I'm rather short of material to post online currently, so I thought I'd tell you a story.
As a schoolboy I used to participate in cyclo-cross, a sport involving cycling/running across rough terrain. I was reasonably successful in the Northern League races and able to closely compete with lads who went on to win the National Schoolboy Championships.
|Plate 1 - Glossop Velo Club Championships|
|Plate 2 - Competing as a schoolboy|
|Plate 3 - Ribble Valley cyclo-cross event|
In the early 1980's I was offered promotion, but this was conditional on being transferred from Manchester to London. We ended up living in Kent (the only place we could afford) and I used to board the commuter coach to London at 6.30 am, not returning home until 7.00 pm or later. My wife hadn't really wanted to move South, moving away from family and being left on her own to look after two young children under the age of two was difficult. Work and home pressures resulted in a difficult time for us both. This didn't bode well for my health and it was not long before I was suffering from stress. It finally came to a head when I was rushed to hospital suffering from internal bleeding, due to an erosion of the stomach wall. After an endoscopy and a few days lying in bed on a drip, to my relief I was finally discharged clutching a new wonder drug, Tagamet. Not wishing to take medication continually, I decided something drastic needed to change with my lifestyle... so I started running and managed to arrange a transfer back up North. I have been running and competing ever since, apart from occasional periods of injury and find physical activity very beneficial to my life.
This morning the sun was shining, the birds tweeting and a mild breeze was blowing, so I decided to get out for a run. I fastened my heart monitor around my chest, put my Polar running watch on my wrist, slipped on my old 'Tour of Tameside' vest (awarded after finishing Ron Hill's tough athletic challenge, which featured six races over a week totalling the mileage of a double marathon) and shorts. I pulled on my '1000 Mile' socks (which have a double layer of material to avoid blisters)... and laced up my Asics trainers.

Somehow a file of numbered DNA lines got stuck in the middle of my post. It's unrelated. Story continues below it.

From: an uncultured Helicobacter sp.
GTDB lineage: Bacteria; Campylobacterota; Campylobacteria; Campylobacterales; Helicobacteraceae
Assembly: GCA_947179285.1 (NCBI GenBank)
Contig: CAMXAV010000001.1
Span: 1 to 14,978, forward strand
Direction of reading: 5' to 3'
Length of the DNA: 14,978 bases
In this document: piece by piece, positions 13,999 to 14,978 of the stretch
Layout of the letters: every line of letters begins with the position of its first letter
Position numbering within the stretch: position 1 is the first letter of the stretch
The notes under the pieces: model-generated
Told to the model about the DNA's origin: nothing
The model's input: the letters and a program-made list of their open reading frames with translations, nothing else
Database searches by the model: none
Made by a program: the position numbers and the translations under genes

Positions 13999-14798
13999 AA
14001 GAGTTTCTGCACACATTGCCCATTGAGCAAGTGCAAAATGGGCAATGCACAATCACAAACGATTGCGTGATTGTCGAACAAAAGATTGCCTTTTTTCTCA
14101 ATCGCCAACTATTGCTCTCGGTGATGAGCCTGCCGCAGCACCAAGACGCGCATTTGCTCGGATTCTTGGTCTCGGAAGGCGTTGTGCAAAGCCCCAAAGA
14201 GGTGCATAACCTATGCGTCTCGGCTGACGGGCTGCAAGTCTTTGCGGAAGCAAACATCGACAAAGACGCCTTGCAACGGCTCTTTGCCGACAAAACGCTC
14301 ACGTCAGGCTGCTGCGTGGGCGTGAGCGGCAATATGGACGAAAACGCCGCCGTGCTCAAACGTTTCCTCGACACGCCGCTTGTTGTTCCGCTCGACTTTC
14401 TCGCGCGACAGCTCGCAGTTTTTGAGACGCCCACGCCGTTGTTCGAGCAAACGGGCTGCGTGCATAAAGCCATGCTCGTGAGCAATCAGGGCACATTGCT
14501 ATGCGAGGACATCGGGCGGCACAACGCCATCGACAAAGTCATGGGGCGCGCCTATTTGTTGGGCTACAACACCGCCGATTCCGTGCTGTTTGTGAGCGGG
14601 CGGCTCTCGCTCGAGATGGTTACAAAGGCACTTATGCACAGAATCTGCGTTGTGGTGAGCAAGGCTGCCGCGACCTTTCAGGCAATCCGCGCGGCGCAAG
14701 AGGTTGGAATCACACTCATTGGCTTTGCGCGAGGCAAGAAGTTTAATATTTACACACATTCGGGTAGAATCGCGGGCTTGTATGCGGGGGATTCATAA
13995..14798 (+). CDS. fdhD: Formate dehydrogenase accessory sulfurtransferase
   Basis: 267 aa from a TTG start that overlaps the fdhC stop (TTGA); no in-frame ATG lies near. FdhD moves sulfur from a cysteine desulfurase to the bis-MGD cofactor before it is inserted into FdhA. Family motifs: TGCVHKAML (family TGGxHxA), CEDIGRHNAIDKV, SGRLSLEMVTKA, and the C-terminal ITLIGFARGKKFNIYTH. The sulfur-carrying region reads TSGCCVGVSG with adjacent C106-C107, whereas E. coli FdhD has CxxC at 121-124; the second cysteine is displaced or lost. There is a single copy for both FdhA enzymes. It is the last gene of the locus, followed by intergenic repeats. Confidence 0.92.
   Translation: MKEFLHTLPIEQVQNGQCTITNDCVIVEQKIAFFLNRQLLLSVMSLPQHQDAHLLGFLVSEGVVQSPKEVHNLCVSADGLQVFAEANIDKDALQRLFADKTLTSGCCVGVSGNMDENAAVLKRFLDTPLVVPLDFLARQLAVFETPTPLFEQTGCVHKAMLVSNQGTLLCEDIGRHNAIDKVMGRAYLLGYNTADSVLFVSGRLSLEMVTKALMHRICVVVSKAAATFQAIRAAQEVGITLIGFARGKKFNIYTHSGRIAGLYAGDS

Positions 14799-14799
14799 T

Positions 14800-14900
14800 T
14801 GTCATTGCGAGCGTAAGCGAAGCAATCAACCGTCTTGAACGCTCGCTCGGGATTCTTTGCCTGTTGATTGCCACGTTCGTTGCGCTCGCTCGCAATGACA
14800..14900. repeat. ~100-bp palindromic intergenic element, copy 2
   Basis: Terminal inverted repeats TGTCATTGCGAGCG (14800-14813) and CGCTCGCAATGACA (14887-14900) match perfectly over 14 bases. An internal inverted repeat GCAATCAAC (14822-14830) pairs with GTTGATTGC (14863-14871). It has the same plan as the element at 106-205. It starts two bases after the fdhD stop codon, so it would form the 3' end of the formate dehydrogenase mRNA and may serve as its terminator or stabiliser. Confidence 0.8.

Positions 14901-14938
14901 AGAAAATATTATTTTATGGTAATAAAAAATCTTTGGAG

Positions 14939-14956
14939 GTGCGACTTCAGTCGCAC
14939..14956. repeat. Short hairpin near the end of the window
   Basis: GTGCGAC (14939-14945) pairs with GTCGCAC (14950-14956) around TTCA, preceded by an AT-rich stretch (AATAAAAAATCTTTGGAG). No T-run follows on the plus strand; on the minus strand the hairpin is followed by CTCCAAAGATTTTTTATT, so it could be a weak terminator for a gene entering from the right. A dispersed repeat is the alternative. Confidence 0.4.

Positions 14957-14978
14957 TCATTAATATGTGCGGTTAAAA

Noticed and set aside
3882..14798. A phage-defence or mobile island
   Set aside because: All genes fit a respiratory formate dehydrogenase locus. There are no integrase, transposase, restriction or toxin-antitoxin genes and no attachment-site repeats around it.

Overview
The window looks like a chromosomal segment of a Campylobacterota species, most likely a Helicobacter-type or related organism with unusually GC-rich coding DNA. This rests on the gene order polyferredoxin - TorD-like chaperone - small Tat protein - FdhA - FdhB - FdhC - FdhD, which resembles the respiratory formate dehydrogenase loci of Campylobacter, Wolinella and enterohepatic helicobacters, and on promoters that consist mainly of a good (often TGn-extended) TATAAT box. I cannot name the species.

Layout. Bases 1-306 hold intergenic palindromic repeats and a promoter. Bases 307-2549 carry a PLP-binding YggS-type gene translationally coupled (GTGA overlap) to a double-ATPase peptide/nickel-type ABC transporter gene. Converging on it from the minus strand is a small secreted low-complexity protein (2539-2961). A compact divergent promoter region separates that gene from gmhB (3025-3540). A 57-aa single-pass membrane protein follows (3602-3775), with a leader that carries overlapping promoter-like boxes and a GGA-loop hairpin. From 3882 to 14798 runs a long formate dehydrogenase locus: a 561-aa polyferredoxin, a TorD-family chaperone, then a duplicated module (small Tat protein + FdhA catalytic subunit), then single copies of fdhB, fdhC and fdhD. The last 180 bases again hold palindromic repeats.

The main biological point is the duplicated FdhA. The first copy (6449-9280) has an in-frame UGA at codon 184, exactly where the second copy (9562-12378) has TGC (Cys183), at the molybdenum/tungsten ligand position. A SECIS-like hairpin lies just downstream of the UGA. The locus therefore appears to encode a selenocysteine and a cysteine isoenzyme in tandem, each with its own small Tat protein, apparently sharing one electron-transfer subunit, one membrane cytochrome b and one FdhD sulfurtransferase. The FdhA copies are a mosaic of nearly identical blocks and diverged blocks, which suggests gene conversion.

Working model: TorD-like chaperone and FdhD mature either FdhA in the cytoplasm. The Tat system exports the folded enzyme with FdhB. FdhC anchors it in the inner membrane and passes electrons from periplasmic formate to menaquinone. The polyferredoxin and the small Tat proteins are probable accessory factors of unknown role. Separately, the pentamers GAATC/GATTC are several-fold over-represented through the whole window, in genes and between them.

I went outside and pushed the button on my watch to locate the GPS satellites flying overhead. It also registered my heart rate at 68 beats per minute. I pressed the button again to start recording my session and jogged down the Bridle Path. I ran past a number of people out for a ride on their bikes, having to take to the grass verge to get out of their way. I ran through Dunston village, over the railway bridge to Metheringham, turning left to go down the footpath beside the duck pond. Running through the small estate I soon turned to go left over the railway again to go down Metheringham Fen Rd. I love this long stretch where I can just stride out, tune out and listen to my breathing, trying to keep my heart rate around 160 beats per minute. Many times I have done this route and I never tire of it. I've seen grass snakes curled up beside the roadside, buzzards soaring on the thermals and skylarks singing as they rise ever higher in the sky. It is delightful.
It wasn't long before I joined Dunston Fen Road, turning left to go down the farm track behind Nocton Wood. The heat was bouncing off the white gravel road as I bounded along the Car Dyke to Wasp's Nest and I was now sweating profusely. Back on tarmac again, I passed a couple of people enjoying a ride on their horses and before I knew it I was having to labour up the steep hill of Nocton Fen Road, scattering the sheep in the adjacent field. I always recite the Lord's Prayer as I run down this road just beneath the old Priory site - for some reason I get a bit of comfort from this, as if someone is watching over me. Irrational I know... but hey, never mind.
I always feel relief at having reached the top of Nocton Fen Road, probably my highest point on the run, before I enjoy the descent down to the Potterhanworth Road. A fast finish through Nocton, sprinting through The Green to our cottage, where I stop my watch to record the results of the run. This can be fully analysed on my computer afterwards to see how well I performed. I collapsed into the garden chair to recover. The endorphins rushing through my body, I have a wonderful sense of relaxation and well-being. Not bad for a 61 year old bloke covering a 7.6 mile circuit, max heart rate of 181 beats per minute in a time of 61m 07s.
This is my Athlete Profile with my results over the years.